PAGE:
New Fixed Commuter - Advice Needed

I?ve been commuting on a single speed mountain bike for about three years, and am keen to go roadie and try fixed. Although tempted by vintage track, (mmm, lugged steel) knowing that I?m haphazard with maintenance means something new and with sealed bearings will probably work best for me.

Other things that are important to me are

  • A steel frame for a good ride
  • Strong, I crack the tonne on the scales, and still want to ride single track too
  • Rack and fender options, coz I?m getting old and practical in my older age
  • Sound durability & reliability, a bike that?s up to daily commuting duties, and worth repairing when components wear out.
  • Fun to ride!!

So I?m considering the complete Pompino. It?s with this that I?d like your thoughts?

  1. How does the complete Pomp delivered for $1700 sound in terms of value? Is there other complete fixies I should be considering?

  2. Has anyone got a complete Pompino, and if so, your thoughts please?

  3. Lastly, if you?re the proud owner of a large (54cm) Pomp in Melbourne, is it possible I could meet you up somewhere? I?d really like to throw a leg over and cut a quick blocky. To test the size & ride would mean a lot as this represents quite an investment for me!

I’ve never ridden one but they look pretty good to me. If your budget is $1700 then you have LOTS of options.

You might want to check out the Jamis Sputnik at Spoke(n).

Reynolds 631 steel, Alex/Formula wheels. The Jamis web site says it’s full of Ritchey stuff but the one in Spoke(n) has Easton stem, bars & seatpost. Easton EC70 carbon fork. All for $1250.

Looks like a much better buy than the Cannondale Capo, IMO. It might even be better than the Pompino. Although, I’m a committed On-One fan, so maybe not :slight_smile:

Oh BTW, Bike Boutiquein Singapore is selling the Pompino frameset for USD399 with free shipping to Aus during October.

Des, do you know anything about these guys? I just noticed their ad :slight_smile:

Remember to keep supporting our sponsors!!

I didn’t drop by the bike boutique the last time I was there. Judging by their WI prices I felt that Dan’s prices were better. Also, the area where the shop is located suggested to me that their prices would be inflated.

If you want a pompino, get one from the Oz distributors. They do good prices.

Second the Jamis bike. It’s a good deal. I have a feeling that the one in Spoke(n) is a 2006 model … hence no Ritchey bits. Someone correct me if I’m wrong. Fender options might be tough on this bike though.

I wd sugguest that if you have that much to spend, buy a decent road frame from the 80s and a good set of SB track wheels from Dan and put something together.


Do they have one anymore?

I suggest anything Surly make. 1x1?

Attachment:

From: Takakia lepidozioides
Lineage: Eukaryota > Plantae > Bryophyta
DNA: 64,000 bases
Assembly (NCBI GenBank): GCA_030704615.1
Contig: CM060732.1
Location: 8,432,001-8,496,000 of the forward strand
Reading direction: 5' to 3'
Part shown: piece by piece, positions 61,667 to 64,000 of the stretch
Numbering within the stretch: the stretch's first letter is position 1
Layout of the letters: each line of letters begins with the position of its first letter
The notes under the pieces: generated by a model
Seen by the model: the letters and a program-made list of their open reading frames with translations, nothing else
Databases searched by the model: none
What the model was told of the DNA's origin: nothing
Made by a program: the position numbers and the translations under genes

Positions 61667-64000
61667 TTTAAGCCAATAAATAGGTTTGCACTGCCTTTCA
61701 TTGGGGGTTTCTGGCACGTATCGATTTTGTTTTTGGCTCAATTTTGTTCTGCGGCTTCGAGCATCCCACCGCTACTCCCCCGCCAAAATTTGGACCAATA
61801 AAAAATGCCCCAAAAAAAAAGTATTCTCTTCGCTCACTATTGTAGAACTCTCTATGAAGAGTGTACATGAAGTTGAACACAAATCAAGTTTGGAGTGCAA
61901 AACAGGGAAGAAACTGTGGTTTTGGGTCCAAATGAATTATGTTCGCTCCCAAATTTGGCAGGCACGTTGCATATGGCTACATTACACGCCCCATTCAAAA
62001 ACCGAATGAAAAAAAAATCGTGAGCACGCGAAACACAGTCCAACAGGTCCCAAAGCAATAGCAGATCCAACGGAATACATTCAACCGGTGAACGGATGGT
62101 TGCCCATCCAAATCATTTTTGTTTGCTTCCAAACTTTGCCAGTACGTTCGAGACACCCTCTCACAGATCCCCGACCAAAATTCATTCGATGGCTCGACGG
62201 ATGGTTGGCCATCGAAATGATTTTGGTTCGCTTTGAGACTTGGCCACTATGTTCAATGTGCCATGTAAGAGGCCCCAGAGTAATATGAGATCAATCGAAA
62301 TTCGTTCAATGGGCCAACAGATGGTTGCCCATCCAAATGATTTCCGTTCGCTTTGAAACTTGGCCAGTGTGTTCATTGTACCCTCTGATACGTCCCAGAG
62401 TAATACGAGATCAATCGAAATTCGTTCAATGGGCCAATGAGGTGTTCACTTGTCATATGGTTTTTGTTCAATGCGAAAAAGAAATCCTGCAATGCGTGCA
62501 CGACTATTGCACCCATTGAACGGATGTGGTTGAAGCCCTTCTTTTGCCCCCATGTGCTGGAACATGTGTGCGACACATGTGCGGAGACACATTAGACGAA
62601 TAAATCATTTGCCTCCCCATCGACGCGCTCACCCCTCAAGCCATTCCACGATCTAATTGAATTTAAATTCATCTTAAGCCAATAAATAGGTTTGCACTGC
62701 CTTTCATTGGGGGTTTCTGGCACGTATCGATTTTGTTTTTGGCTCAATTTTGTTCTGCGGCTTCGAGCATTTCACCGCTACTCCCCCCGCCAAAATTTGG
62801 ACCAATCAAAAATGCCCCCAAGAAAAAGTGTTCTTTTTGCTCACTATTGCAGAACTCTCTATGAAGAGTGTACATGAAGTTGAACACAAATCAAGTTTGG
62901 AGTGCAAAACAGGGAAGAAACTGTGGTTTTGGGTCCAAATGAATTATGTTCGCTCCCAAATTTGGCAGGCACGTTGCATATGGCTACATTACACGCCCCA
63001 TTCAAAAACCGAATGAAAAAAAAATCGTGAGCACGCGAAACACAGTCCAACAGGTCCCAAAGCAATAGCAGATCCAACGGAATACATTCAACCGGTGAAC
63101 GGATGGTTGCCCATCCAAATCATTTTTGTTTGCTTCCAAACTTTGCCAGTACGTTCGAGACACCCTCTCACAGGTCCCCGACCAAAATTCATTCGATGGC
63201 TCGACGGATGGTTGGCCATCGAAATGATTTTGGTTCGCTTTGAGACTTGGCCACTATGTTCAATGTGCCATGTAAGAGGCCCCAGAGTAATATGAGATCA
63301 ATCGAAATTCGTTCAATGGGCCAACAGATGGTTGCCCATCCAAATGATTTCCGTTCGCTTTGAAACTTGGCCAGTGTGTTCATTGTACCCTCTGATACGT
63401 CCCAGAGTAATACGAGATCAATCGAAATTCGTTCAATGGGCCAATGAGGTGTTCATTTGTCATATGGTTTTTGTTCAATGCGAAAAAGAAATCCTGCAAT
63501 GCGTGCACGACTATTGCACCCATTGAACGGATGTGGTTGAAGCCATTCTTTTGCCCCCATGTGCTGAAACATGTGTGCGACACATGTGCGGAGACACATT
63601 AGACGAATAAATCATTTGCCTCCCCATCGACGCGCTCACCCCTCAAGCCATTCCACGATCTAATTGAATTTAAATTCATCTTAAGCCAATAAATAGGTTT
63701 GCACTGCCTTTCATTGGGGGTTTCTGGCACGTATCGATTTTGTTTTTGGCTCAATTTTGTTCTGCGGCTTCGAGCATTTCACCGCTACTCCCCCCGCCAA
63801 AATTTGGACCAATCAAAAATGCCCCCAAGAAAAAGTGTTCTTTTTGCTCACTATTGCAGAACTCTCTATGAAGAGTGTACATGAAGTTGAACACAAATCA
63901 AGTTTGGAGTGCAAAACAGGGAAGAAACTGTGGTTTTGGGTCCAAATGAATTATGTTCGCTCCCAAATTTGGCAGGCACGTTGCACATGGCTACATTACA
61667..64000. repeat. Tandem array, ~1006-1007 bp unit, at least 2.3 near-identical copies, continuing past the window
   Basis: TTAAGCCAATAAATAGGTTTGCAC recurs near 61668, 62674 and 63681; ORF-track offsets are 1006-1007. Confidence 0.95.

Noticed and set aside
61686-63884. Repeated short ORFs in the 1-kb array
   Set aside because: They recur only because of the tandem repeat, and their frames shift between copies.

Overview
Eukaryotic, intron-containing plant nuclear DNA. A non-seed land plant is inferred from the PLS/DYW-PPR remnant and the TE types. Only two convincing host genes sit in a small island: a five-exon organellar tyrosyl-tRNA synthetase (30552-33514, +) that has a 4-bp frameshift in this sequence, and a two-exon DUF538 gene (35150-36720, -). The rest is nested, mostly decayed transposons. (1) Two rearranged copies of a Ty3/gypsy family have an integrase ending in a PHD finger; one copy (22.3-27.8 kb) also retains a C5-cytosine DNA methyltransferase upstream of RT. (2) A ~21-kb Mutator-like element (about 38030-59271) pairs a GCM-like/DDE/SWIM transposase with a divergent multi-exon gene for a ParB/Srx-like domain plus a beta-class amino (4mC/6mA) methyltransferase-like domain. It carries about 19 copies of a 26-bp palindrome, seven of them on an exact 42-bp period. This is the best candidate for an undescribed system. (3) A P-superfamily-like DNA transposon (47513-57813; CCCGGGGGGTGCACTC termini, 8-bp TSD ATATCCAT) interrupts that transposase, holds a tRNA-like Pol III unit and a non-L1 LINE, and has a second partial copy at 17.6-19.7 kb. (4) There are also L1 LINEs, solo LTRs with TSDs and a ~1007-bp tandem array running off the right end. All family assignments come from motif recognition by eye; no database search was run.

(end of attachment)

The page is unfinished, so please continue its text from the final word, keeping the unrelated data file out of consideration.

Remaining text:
there aren’t any distributors in OZ anymore, James who was doing On-One stopped due to grief.

And Shannon from MTBPrecision tried to enter into some arrangements to be the distributor but never heard back from them despite several contacts from his end.
Last contact I had with Brant indicated that the Singapore guy is the guy to deal with or else use their US distributor.

When did this happen? Details?

When did this happen? Details?[/quote]

Happened about 6-9 months ago.

Whatever stock is left in Aust. is your lot. If you want more On-One you have to order from O.S. I think that there was a difference in opinion in business models. That’s all I can say because I don’t know anymore. If you need a On-One dist. contact On-One in the U.K.

Thanks for all your thoughts guys.

I will checkout Spoke(n) on the weekend. I did also checkout the Bike Boutique link, I emailed them and they offer the following spec:

Handlebar: 11 Torsion bar
Stem: Uno
Headset: Token
Saddle: Selle San Marco Aspide
Brakes and levers: Paul Components
Crankset: On One Single Speed
Wheels: Salsa Delgado Cross
Tires: Panaracer 700

Cost USD 1,569. See picture of the actual bike: Account Suspended Cost of shipping via Singpost USD 50.

So thats AU $2,125 delivered. I sure dig those Paul brakes and that on-one crank set, but seems like alot more spondoolies - is this bling/$$ bordering on ridiculous??

A small but niggling part of me is with you Des. Even though I’m a bike-building beginner, I could probably get an 80s frame, and even given a few ‘learning curve’ mistakes, still come out alot cheaper than $2k for a solid ride. Is just a big plunge, in $ and time.

I guess I have to decide between the journey with the known ending, written by someone else, or the longer road, filled with learning, adventure, mistakes, (injury??), a quest for bike building knowledge and understanding, lessons in chain lines, grease types, and how to quote others on this forum?

Then maybe I shall ride the earth, doing good deeds, like that Kung Fu guy. You could call me… Grasshopper

You could also just come along on on a Saturday ride and get some ideas that way :slight_smile:

Yup, what ndf said. Come out for a ride and see for yourself what can be done. Everyone of the regular fixie riders (except maybe one) is riding a bike that was personally put together.

With regards to building your own bike. You don’t have to do all the work yourself. Some of the more technical things like HS installation and wheelbuilding can be done by a shop or even better, Shifterbikes.

I say build it. The bike may or may not come out good in the end but the experience you gain is well worth it. I sure there’s lots of people here that can give good advice and point you in the right direction should you need it.


That’d be me and I’ll happily wave the flag for buying a good pre-built bike off the shelf. Come out one Saturday to get an idea of the options.

That’d be me and I’ll happily wave the flag for buying a good pre-built bike off the shelf. Come out one Saturday to get an idea of the options.[/quote]

But it’s rarely in a ‘standard track configuration’ is it?